This submission is on behalf of a large group of providers, serving most UK consumers
1. Executive summary
1.1 This submission responds to Ofcom’s consultation, Ofcom’s approach to enforcement (the ‘consultation’), and the accompanying revised Enforcement guidelines and Enforcement guidelines for Competition Act investigations (the ‘draft guidelines’).
1.2 This submission is made jointly by British Telecommunications plc (‘BT’), KCOM Group plc (‘KCOM’), Sky UK Limited (‘Sky’), Telefónica UK Limited (‘O2’), Virgin Media Inc (‘Virgin Media’) and Vodafone Limited (‘Vodafone’) and supported by the UK Competitive Telecommunications Association (‘UKCTA’) (the ‘Enforcement Reform Group’ or the ‘Group’).
1.3 Between us, we operate both the UK’s two major fixed access networks and the three largest mobile access networks. Directly as retail suppliers, or indirectly through our wholesale divisions, we supply electronic communications services to tens of millions of people, comprising the substantial majority of UK consumers of fixed or mobile electronic communications, as well as the vast majority of enterprise customers.
1.4 This unusual step of a joint submission reflects the importance that the Group places on Ofcom’s enforcement processes. Our aim is to assist Ofcom by providing consolidated feedback that reflects deep and broad consensus amongst the Group, all of whom are providers that Ofcom regulates using its enforcement powers.1
1.5 We strongly support Ofcom’s role as an effective and proportionate enforcement agency. We have a shared interest in upholding a culture of compliance throughout the sector. We want to see consumers protected from rogue traders and unacceptable practices. We support the principle that providers who do not manage their own compliance properly should face incentives to improve.
1.6 We support Ofcom’s decision to review its 2012 Enforcement Guidelines, and most of Ofcom’s specific proposals. Annex 1 sets out a table responding in detail to Ofcom’s proposals, but in summary, we welcome:
(a) Ofcom’s efforts to increase transparency and provide greater clarity as to its practices, and keep the Enforcement Guidelines current with changes in legislation and Ofcom’s practices as they have evolved through experience;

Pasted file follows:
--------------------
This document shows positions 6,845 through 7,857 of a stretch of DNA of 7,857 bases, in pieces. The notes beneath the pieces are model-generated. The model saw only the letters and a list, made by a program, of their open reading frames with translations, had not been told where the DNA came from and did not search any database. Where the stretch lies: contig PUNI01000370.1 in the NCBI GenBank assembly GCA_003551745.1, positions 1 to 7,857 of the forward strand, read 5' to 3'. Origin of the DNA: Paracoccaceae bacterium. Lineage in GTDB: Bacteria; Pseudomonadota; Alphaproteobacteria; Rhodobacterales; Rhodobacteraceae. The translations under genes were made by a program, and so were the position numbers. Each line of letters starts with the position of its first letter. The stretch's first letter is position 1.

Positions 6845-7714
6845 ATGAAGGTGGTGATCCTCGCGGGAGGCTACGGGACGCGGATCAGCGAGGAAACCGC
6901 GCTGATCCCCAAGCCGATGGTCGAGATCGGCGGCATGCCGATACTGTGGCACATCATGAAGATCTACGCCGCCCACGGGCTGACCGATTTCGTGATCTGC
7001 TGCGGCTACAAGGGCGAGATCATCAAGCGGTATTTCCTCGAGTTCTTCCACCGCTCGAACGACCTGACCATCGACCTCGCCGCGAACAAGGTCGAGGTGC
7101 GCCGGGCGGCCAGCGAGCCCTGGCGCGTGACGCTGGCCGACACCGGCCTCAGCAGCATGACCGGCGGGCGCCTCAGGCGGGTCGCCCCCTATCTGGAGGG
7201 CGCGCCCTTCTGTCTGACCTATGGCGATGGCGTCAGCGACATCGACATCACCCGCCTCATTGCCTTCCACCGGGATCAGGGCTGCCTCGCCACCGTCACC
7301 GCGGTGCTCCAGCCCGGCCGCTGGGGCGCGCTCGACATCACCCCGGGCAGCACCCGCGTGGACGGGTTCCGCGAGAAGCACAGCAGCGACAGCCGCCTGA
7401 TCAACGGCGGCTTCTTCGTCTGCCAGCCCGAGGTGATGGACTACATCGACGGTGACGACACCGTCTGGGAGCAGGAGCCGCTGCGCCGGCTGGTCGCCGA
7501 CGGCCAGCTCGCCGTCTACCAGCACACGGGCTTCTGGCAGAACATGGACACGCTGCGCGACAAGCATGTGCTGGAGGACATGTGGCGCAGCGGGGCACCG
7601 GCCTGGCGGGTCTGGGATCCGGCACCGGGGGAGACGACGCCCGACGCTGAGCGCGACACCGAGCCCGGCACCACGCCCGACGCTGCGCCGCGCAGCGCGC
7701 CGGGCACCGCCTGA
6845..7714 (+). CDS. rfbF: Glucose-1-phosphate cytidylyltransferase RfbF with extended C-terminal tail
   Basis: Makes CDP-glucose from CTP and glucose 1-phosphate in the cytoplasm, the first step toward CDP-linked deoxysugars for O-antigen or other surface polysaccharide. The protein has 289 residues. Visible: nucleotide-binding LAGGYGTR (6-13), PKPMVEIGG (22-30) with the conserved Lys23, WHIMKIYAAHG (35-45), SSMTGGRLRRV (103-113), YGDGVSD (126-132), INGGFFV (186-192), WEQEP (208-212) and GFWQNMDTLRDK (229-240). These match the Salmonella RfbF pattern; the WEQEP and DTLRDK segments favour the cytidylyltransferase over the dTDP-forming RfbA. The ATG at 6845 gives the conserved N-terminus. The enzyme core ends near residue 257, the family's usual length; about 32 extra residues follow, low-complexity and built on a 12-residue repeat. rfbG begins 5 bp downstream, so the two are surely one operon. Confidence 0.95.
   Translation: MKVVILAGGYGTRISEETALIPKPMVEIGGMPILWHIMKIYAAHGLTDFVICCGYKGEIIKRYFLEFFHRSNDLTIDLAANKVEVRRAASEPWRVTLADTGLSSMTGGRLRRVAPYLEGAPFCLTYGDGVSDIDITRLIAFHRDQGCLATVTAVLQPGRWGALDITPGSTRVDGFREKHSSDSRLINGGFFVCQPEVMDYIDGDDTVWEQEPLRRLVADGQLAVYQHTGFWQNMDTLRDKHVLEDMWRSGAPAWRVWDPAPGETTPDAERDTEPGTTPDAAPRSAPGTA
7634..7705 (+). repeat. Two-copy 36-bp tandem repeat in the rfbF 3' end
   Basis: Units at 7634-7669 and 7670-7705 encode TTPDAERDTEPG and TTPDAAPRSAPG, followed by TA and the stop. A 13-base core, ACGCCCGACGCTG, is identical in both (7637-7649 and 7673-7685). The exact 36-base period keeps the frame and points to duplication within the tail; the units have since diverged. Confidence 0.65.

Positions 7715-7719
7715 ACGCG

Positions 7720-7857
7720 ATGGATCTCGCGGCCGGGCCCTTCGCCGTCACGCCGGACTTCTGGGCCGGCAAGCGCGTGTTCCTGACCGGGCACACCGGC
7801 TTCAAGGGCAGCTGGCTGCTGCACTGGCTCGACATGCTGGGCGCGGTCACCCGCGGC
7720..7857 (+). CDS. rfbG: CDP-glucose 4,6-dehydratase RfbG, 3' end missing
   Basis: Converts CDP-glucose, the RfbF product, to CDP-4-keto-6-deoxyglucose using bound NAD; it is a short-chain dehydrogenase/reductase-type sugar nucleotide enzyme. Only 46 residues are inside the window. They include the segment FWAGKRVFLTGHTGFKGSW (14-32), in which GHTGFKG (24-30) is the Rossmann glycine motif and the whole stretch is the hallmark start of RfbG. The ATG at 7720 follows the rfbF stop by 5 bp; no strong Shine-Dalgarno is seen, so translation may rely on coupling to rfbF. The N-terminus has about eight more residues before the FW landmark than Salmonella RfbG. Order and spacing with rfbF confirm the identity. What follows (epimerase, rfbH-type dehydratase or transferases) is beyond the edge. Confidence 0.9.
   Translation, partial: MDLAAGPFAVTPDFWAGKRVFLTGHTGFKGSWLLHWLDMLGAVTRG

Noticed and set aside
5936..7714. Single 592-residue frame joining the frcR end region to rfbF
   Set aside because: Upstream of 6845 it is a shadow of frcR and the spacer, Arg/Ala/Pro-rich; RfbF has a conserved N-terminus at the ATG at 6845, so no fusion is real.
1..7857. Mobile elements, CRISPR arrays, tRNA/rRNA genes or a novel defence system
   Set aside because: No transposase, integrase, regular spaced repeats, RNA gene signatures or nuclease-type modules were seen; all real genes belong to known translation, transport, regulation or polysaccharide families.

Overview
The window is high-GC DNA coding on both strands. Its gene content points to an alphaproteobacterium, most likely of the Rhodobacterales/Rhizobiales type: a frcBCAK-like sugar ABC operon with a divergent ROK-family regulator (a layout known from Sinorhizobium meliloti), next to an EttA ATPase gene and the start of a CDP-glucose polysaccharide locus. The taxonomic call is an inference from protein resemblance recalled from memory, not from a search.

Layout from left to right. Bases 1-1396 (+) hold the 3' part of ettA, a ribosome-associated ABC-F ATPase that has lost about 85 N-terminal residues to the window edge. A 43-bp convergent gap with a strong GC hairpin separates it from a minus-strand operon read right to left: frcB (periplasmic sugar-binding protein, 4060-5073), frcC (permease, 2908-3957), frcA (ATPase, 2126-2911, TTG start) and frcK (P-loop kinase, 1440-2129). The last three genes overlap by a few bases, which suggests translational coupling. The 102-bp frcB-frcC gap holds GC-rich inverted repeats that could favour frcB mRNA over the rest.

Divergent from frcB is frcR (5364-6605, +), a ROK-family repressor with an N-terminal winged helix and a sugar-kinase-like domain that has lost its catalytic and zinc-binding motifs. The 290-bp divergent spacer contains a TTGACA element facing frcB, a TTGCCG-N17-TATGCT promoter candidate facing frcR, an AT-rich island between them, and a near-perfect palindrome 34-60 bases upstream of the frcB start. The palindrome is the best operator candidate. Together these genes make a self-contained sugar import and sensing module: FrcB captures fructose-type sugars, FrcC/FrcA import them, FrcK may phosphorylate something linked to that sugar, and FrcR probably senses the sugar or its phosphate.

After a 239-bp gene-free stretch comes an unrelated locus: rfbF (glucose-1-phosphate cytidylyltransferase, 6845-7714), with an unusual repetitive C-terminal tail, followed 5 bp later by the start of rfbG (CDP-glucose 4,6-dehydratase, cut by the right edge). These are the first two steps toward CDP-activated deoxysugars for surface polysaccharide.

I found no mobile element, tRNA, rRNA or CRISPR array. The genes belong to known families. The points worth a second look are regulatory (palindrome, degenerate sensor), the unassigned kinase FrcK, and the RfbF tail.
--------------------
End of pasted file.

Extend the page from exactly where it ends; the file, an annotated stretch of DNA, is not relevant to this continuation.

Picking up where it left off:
(b) The settlement process, which, notwithstanding our submissions on some matters of detail, is a welcome addition to Ofcom’s procedures;
(c) Streamlining to improve efficiency and eliminate unnecessary steps (for example, no longer requiring non-confidential versions of submissions that are unlikely to be needed);
(d) Moving to a single decision-maker during the first phase of investigations (from the enquiry phase through to a provisional decision) to aid procedural economy; and
(e) Simplifying the guidance and practices around areas such as third-party involvement, and moving to a consistent and simple approach on issues such as when an oral hearing will be offered.
1.7 We oppose some of Ofcom’s proposals. In explaining our views, wherever we can, we suggest different approaches that could achieve Ofcom’s objectives equally effectively. We particularly ask Ofcom to reconsider with an open mind:
(a) Downgrading transparency on timing. We oppose the proposals to drop references to Ofcom’s commitment to 15 working day completion of the enquiry phase and seeking to complete investigations to a specific administrative timetable (currently, 6 months). A better approach would be to retain a commitment to timeliness but build in flexibility without losing transparency and confidence in Ofcom’s processes. We feel especially strongly that Ofcom should retain the practice of giving an indicative timetable at the outset of an investigation, even if flexibility needs to be increased by setting that target at, say, 4, 6, 9 or 12 months on a case-by-case basis.